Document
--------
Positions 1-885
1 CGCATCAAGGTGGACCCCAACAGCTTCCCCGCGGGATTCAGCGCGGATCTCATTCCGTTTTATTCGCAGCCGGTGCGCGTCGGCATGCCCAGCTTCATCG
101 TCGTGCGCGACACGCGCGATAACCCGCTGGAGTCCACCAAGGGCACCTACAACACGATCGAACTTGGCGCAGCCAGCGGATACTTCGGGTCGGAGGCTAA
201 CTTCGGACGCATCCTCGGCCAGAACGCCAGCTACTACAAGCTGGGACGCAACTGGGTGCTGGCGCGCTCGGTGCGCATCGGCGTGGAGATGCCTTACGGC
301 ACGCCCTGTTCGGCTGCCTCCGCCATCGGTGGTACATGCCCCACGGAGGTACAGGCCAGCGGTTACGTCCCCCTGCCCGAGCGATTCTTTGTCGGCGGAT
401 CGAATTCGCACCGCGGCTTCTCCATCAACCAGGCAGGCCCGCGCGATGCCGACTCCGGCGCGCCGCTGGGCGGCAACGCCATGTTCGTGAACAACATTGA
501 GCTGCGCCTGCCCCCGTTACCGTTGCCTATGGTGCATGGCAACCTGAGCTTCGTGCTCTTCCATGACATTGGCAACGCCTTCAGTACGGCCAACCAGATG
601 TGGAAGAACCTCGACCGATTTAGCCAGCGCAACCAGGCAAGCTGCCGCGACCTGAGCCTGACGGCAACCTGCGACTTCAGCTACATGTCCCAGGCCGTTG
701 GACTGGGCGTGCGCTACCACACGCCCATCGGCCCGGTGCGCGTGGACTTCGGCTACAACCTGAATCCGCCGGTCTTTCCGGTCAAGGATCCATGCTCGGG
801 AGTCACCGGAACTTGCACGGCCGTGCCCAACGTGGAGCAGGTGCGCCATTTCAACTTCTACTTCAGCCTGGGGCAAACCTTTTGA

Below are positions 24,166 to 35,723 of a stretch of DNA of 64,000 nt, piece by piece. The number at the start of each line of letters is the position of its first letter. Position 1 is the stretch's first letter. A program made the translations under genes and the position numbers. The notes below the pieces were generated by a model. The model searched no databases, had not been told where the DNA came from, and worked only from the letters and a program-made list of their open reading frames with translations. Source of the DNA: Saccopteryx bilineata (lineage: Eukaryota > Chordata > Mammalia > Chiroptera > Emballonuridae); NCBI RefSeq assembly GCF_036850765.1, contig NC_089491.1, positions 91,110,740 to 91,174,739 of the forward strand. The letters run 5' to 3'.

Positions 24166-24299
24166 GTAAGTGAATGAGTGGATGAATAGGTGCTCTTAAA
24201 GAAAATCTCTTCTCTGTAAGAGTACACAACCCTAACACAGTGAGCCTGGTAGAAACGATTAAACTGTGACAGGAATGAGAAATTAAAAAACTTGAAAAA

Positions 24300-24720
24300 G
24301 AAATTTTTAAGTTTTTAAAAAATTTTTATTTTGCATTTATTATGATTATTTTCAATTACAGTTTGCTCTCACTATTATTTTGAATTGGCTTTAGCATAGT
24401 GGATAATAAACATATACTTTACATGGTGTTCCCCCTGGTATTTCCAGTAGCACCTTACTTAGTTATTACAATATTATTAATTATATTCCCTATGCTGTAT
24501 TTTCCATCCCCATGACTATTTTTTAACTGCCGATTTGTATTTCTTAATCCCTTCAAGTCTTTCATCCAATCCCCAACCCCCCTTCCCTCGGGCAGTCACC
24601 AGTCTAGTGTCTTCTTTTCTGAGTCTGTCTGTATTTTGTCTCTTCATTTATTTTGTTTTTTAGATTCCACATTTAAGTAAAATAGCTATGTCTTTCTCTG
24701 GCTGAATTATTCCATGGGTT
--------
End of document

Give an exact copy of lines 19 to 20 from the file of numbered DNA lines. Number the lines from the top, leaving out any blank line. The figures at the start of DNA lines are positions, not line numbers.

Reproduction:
24501 TTTCCATCCCCATGACTATTTTTTAACTGCCGATTTGTATTTCTTAATCCCTTCAAGTCTTTCATCCAATCCCCAACCCCCCTTCCCTCGGGCAGTCACC
24601 AGTCTAGTGTCTTCTTTTCTGAGTCTGTCTGTATTTTGTCTCTTCATTTATTTTGTTTTTTAGATTCCACATTTAAGTAAAATAGCTATGTCTTTCTCTG